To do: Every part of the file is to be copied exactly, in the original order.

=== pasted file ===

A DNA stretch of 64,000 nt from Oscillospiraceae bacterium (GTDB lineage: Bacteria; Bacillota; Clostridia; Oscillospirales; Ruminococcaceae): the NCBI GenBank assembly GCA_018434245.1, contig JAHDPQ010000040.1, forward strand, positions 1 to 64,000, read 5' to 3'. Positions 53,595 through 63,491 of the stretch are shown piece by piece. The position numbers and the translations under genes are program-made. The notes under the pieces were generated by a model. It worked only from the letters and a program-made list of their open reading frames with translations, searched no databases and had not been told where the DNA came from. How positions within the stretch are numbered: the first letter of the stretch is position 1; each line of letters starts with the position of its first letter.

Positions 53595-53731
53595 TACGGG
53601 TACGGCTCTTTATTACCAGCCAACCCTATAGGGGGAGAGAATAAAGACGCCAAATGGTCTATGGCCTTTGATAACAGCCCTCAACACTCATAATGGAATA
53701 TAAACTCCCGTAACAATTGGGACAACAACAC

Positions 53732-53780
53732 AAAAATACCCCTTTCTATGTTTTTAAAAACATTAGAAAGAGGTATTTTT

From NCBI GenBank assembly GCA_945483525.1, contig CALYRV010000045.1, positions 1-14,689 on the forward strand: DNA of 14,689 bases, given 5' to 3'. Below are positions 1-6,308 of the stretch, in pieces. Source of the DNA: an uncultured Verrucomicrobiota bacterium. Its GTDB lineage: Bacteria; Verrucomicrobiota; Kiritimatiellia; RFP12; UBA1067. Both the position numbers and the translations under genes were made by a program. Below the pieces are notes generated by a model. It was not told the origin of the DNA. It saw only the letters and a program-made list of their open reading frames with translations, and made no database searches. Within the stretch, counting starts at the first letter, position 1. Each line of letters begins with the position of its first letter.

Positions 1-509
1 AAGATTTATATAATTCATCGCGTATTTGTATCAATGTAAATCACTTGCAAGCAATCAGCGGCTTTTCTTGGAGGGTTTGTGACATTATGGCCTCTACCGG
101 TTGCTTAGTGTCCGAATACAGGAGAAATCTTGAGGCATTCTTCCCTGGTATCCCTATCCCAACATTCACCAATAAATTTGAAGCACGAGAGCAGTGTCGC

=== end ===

A DNA stretch of 64,000 nt from Oscillospiraceae bacterium (GTDB lineage: Bacteria; Bacillota; Clostridia; Oscillospirales; Ruminococcaceae): the NCBI GenBank assembly GCA_018434245.1, contig JAHDPQ010000040.1, forward strand, positions 1 to 64,000, read 5' to 3'. Positions 53,595 through 63,491 of the stretch are shown piece by piece. The position numbers and the translations under genes are program-made. The notes under the pieces were generated by a model. It worked only from the letters and a program-made list of their open reading frames with translations, searched no databases and had not been told where the DNA came from. How positions within the stretch are numbered: the first letter of the stretch is position 1; each line of letters starts with the position of its first letter.

Positions 53595-53731
53595 TACGGG
53601 TACGGCTCTTTATTACCAGCCAACCCTATAGGGGGAGAGAATAAAGACGCCAAATGGTCTATGGCCTTTGATAACAGCCCTCAACACTCATAATGGAATA
53701 TAAACTCCCGTAACAATTGGGACAACAACAC

Positions 53732-53780
53732 AAAAATACCCCTTTCTATGTTTTTAAAAACATTAGAAAGAGGTATTTTT

From NCBI GenBank assembly GCA_945483525.1, contig CALYRV010000045.1, positions 1-14,689 on the forward strand: DNA of 14,689 bases, given 5' to 3'. Below are positions 1-6,308 of the stretch, in pieces. Source of the DNA: an uncultured Verrucomicrobiota bacterium. Its GTDB lineage: Bacteria; Verrucomicrobiota; Kiritimatiellia; RFP12; UBA1067. Both the position numbers and the translations under genes were made by a program. Below the pieces are notes generated by a model. It was not told the origin of the DNA. It saw only the letters and a program-made list of their open reading frames with translations, and made no database searches. Within the stretch, counting starts at the first letter, position 1. Each line of letters begins with the position of its first letter.

Positions 1-509
1 AAGATTTATATAATTCATCGCGTATTTGTATCAATGTAAATCACTTGCAAGCAATCAGCGGCTTTTCTTGGAGGGTTTGTGACATTATGGCCTCTACCGG
101 TTGCTTAGTGTCCGAATACAGGAGAAATCTTGAGGCATTCTTCCCTGGTATCCCTATCCCAACATTCACCAATAAATTTGAAGCACGAGAGCAGTGTCGC